Old and new pictures guide readers through city's changes
Anew picture book by Bristol's former Fine Arts Librarian, Anthony Beeson, contains many rare photos, paintings and drawings, some seen in public for the first time.
Anthony has decided, very wisely, to publish his book in a "then and now" format, with each old image mirrored by a contemporary one, and directing the reader on a series of walks.
I say wisely, because the city has changed so much, especially since the Bristol Blitzes and then throughout the 1960s. Without up-to-date photos it would be extremely difficult to put many lost buildings into context.
Anthony says that the images he has selected for his book are a personal choice. "Most come from the superb collection held in the Bristol Central Reference Library's local collection, but others are from my own collection and other, private collections" he explains.
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"Many are previously unpublished, with the earliest capturing something of the old city that was then fast disappearing."
Walk one starts, as perhaps it should, at Bristol Bridge, near to where the city was founded 1,000 years ago, taking the reader up to Old Market and then, very briefly, to Barton Hill.
The second walk takes us around the Old City, as it is now labelled by the council, through to St James (The Horsefair) and Stokes Croft/Cheltenham Road.
Walk three is through Nelson Street, Christmas Steps and the Colston Street area to St Michael's Hill.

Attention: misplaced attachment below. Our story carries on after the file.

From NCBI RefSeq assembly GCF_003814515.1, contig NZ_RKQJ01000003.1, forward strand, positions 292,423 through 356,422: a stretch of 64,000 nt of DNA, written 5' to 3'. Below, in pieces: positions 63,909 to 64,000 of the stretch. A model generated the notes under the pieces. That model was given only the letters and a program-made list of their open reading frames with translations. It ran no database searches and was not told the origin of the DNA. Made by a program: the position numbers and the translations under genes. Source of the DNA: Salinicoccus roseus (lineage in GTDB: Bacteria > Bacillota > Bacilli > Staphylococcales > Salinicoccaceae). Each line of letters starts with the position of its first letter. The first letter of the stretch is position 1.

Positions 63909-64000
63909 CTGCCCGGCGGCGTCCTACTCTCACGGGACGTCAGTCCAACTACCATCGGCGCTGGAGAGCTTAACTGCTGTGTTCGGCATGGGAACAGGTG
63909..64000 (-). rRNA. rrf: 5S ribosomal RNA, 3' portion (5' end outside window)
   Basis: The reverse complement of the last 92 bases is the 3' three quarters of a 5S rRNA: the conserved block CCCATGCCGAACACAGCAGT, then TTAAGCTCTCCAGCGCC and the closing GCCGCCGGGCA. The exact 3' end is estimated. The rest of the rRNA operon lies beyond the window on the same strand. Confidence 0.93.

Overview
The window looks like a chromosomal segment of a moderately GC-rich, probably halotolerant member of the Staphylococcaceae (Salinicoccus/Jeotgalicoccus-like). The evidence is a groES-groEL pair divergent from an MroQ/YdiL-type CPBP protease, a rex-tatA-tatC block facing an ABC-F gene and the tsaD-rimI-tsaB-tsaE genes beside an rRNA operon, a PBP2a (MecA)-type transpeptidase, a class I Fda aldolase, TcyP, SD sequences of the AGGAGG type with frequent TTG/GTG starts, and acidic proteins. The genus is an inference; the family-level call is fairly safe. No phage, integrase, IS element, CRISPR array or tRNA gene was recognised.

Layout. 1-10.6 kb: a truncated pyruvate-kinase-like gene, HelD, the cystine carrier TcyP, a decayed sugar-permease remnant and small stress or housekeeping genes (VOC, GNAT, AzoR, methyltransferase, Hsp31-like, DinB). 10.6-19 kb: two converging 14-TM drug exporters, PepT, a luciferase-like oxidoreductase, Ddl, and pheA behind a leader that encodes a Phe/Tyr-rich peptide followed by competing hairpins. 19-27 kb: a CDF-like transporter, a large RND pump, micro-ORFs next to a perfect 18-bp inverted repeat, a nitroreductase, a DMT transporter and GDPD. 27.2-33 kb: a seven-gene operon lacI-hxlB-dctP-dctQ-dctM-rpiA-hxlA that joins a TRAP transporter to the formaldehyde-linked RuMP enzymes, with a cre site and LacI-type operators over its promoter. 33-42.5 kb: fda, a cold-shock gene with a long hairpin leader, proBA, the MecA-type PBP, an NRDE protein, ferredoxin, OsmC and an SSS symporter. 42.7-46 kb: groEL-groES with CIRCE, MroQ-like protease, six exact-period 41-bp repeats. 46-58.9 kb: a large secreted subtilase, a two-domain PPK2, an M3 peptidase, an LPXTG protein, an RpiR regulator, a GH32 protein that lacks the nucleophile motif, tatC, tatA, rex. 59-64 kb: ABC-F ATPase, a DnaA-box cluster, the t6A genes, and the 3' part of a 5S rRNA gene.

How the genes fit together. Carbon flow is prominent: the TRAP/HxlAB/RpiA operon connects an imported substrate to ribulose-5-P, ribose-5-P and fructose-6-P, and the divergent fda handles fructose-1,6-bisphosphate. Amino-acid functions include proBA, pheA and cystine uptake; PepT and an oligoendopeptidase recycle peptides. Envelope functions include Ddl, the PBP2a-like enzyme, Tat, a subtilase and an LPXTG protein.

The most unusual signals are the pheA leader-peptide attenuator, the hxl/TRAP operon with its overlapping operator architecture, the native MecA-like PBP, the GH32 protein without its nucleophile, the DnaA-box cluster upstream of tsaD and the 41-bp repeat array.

Our fourth stroll with Anthony starts at Temple Meads before looping back to Bristol Bridge, Welsh Back, The Centre and so to King Street.
Starting off at St Augustine's Reach in the Harbour, the fifth walk guides our footsteps through College Green to Park Street.
Then it's then up Queen's Road to Blackboy Hill and on to The Downs, ending up at The Observatory.
Anthony's final, fascinating walk is along the Hotwell Road, past The Mardyke and, 180 illustrations later, on to the Portway.
To appreciate Anthony's book properly requires some prior knowledge of Bristol's history, but I'm sure that will not put off its many potential readers.
Sometimes it's good to be challenged and the pictures, as they say, often speak for themselves.
"The last century has seen the greatest change in Bristol than in any century preceding it," says Anthony.
"The layout of a large part of the central area has, for the most part, changed, as have the city's traditional industries."
The transformation of Bristol's Floating Harbour from industrial to leisure use, which, with some reservations, wins the author's vote, is a case in point.
Central Bristol Through Time by Anthony Beeson is published by Amberley and costs £14.99.